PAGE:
April 24th is World Veterinary Day. Check out the website for Not One More Vet – a resource for veterinarians and staff facing crisis in a demanding and sometimes heartbreaking profession.
April 27th is Little Pampered Dog Day. Take a look at this video of an adorable little poodle who crashed a parade for Pope Benedict XVI and got all the applause!
April 28th is International Guide Dog Day. Find out more information from the International Guide Dog Federation. Then check out A Big Little Life by Dean Koontz – a memoir of Trixie, a Koontz family beloved pet and a retired service dog with Canine Companions for Independence.

National Poetry Month
Take a look at poets.org for poetry, inspiration, and more. Launched by the Academy of American poets in 1996, this is the 25th annual celebration. Sign up for a poem-a-day delivered to your inbox. Search the RPL catalog for poems and poetry, or call your local RPL branch for help locating a book.

April 1st
April Fools’ Day
Check out a couple of children’s books: April Fools’, Mr. Todd by Megan McDonald and April Fools’ Fiasco by Ron Roy.
Fun at Work Day 
Check out Then We Came to the End by Joshua Ferris, a novel about an imploding company and the employees trying to stay afloat.  Or maybe try Work Won’t Love You Back by Sarah Jaffee, a deeply-reported examination of why “doing what you love” may not be the best idea.

April 2nd
National Burrito Day
Check out this blog post from burrito connoisseur (and great author) John Scalzi. Or follow him on Twitter, where he shares his weird burrito concoctions almost every day.
National Peanut Butter and Jelly Day
Check out Peanut Butter and Jelly, a kid’s graphic novel about a narwhal and a jellyfish who have absurd underwater adventures. And then, just for fun, check out the video Peanut Butter Jelly Time.

April 3rd
Find a Rainbow Day
Check out Rainbow Warrior by Gilbert Baker, the story of the creation of the iconic LGBTQ+ rainbow flag.  Also available as an eBook and eAudiobook from Hoopla. Then knit your own rainbow with a pattern from Knit Happy With Self-Striping Yarn by Stephanie Lotven.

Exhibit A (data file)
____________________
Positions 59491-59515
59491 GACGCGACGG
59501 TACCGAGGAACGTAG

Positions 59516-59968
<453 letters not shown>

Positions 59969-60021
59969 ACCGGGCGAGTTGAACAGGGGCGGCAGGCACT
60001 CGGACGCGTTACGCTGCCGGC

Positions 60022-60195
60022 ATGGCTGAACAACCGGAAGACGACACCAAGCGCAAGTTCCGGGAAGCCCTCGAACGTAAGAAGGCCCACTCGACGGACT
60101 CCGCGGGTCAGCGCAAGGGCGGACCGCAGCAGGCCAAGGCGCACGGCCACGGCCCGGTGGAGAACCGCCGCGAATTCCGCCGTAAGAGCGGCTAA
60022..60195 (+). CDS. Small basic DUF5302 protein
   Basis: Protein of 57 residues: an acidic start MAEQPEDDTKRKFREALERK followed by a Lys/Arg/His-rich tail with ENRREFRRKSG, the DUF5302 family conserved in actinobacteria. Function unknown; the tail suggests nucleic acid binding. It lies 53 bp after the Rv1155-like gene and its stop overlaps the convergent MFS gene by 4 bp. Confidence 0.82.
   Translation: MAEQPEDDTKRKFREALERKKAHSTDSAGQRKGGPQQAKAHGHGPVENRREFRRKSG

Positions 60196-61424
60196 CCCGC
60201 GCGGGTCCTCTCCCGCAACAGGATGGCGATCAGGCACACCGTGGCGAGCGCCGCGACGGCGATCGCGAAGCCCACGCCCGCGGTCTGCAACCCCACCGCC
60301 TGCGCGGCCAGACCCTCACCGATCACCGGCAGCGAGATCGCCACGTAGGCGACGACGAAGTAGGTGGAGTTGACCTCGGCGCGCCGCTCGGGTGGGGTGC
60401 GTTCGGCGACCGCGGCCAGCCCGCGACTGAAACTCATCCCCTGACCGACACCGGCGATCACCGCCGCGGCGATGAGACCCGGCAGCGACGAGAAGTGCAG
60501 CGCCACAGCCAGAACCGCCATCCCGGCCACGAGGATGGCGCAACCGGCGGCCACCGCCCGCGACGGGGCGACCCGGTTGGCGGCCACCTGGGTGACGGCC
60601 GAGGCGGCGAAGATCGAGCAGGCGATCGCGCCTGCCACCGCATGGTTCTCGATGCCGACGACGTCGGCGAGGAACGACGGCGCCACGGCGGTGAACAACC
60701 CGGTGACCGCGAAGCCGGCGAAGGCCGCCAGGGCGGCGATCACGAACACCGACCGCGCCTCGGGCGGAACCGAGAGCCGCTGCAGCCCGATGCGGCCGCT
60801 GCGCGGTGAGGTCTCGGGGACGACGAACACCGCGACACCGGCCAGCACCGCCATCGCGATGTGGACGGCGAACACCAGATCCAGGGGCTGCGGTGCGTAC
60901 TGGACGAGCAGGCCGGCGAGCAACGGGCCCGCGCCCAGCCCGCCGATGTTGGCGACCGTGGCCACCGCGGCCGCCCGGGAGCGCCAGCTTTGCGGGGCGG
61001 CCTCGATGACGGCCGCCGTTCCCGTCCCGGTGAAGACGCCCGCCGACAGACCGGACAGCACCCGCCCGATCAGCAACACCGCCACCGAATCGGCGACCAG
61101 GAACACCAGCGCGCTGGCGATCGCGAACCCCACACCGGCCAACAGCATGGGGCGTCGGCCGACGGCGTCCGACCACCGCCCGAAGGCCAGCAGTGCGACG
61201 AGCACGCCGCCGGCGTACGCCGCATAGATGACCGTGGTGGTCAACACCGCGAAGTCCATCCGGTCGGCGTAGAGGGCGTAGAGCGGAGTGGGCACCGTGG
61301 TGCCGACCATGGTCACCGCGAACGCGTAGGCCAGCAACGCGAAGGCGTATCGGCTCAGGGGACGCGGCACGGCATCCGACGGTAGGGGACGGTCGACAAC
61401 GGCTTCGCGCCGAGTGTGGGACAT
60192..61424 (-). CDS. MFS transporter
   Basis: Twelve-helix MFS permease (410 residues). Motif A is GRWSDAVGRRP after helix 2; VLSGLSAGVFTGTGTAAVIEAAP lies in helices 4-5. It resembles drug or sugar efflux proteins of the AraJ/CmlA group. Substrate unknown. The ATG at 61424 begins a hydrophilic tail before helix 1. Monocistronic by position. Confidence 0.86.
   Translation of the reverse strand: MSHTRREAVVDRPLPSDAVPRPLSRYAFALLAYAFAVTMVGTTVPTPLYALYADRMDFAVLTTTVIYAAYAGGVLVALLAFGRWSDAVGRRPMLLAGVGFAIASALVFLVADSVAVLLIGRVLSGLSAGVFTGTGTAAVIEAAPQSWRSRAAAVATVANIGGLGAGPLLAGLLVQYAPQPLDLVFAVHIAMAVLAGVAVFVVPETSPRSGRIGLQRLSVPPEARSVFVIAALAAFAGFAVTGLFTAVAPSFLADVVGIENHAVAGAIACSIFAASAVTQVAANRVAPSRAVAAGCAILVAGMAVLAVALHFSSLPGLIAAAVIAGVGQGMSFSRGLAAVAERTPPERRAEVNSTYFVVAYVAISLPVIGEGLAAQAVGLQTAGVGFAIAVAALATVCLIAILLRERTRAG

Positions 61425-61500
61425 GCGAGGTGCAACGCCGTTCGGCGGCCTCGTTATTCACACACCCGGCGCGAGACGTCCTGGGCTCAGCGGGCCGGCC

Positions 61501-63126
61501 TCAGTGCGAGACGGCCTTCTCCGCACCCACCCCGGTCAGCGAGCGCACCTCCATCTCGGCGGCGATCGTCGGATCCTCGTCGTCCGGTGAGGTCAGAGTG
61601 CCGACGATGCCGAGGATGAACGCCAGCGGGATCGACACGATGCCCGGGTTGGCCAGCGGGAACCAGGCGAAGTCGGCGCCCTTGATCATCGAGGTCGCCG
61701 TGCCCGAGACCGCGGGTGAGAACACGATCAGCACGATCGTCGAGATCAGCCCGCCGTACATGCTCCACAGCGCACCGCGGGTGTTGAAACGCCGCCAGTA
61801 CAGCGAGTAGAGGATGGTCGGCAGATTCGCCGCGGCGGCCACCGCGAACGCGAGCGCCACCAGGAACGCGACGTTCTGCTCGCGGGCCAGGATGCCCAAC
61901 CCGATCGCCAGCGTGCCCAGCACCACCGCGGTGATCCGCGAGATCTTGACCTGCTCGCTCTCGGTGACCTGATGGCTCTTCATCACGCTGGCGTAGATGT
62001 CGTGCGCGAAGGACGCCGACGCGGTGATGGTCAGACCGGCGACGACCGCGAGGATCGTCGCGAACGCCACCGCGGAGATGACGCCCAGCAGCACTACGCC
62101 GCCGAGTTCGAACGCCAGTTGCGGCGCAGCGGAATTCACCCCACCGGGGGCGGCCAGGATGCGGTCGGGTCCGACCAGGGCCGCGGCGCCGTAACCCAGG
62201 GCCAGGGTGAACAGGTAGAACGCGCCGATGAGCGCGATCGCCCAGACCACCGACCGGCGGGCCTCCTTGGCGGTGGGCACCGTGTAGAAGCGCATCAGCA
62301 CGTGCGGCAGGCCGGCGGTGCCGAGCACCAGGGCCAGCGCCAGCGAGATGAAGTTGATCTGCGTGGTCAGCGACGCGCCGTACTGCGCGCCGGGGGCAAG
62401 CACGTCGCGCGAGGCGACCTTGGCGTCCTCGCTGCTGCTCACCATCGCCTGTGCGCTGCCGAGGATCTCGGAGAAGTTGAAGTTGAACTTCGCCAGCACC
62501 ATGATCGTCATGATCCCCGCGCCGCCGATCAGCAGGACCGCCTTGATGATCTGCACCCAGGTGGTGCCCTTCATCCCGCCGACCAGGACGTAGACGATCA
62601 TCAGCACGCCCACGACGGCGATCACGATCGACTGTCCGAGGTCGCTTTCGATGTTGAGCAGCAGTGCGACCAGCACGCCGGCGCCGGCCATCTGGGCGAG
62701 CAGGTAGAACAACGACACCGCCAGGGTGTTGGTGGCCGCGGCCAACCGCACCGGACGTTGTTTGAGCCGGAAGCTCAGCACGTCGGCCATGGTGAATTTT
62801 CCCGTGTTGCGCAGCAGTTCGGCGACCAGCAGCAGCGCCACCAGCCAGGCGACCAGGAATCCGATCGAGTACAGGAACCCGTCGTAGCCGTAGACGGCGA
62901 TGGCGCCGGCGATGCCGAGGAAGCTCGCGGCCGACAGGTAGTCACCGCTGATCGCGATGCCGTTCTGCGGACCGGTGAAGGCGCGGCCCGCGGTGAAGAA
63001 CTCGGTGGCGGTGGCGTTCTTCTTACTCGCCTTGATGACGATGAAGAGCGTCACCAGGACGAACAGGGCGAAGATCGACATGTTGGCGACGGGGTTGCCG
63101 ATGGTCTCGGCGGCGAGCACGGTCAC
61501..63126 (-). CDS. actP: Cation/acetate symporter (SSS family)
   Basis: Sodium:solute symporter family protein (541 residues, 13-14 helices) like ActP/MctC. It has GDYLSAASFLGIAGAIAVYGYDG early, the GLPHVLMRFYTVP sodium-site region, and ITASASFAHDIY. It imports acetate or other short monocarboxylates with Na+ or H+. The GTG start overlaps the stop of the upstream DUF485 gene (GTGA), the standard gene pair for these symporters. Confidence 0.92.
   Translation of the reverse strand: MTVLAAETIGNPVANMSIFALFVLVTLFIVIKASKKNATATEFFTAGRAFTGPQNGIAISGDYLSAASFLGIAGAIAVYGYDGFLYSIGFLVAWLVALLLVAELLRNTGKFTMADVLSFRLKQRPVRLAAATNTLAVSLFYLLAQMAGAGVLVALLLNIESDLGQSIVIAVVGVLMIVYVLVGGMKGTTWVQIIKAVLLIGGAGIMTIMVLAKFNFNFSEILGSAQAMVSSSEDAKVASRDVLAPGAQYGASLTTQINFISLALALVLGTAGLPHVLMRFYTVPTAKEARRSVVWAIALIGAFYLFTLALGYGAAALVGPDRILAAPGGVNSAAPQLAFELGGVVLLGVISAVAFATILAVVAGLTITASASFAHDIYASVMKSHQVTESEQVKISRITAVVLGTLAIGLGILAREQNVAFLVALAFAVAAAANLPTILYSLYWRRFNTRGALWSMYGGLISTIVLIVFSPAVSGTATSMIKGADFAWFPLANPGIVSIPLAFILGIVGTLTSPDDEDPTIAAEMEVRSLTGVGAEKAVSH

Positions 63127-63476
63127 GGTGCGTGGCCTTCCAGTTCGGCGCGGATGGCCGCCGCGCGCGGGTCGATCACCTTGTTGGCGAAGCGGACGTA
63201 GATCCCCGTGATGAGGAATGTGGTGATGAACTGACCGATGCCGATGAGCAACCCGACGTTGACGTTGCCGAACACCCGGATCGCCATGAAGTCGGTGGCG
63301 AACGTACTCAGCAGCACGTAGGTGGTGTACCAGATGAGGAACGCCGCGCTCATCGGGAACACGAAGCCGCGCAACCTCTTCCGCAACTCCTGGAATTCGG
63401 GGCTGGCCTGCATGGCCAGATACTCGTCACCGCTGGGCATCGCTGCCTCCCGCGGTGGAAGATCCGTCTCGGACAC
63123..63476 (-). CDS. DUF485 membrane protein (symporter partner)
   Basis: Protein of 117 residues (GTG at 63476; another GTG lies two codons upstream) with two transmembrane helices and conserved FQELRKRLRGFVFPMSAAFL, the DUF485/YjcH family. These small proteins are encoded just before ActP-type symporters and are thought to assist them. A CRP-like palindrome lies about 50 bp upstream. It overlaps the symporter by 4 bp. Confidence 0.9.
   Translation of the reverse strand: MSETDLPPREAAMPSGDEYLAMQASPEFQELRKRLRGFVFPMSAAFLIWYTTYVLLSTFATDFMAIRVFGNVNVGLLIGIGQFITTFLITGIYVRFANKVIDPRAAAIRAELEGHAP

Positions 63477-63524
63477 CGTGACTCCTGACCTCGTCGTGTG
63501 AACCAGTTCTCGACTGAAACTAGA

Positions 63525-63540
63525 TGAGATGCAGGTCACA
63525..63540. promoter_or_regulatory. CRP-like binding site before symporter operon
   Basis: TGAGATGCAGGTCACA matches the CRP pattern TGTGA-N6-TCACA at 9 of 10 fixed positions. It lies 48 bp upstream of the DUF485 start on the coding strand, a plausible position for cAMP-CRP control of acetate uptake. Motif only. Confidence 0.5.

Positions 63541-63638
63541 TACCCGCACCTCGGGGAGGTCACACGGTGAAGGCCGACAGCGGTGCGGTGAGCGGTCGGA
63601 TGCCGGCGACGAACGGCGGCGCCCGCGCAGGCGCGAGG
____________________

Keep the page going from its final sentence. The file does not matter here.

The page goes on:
International Pillow Fight Day
Check out Good Night Pillow Fight by Sally Cook, a picture book about parents trying (and failing) to put their unruly children to bed.
National Robotics Week is April 3-11.  Check out the oh-so-very talented Boston Dynamics robots dancing to Do You Love Me.  If you think that maybe those robots could be sentinent, you might want to check out Are Robots Aware They’re Robots?  by Madeline King, part of the juvenile series Answer Me This, World Book.
Tweed Day
Follow the Harris Tweed Authority on Facebook or Twitter for some peeks at gorgeous tweed cloth, stunning vistas, and interesting history.

April 4th
National Library Week is April 4-10.  The theme for 2021 is Welcome to Your Library, celebrating that libraries welcome everyone, and that they extend far beyond the four walls of a library building. National Library Workers Day is April 6th. We hope there will be pizza!

April 5th
Read a Road Map Day
Check out On the Map by Simon Garfield, a mind-expanding exploration of the way the world works.  Then check out The Address Book by Dierdre Mask, a look at what street addresses reveal about identity, race, wealth, and power. Also available as an eBook from OverDrive. And finally, read How Black Cartographers Put Racism on the Map of America – an article in The Conversation about Black cartographers and others using geographic data to engage in counter-mapping – a way to communicate complex information about inequality in an easy-to-understand format.

April 6th
Tartan Day
Check out A Time of Love and Tartan, the 12th book in the “44 Scotland Street” series by Alexander McCall Smith.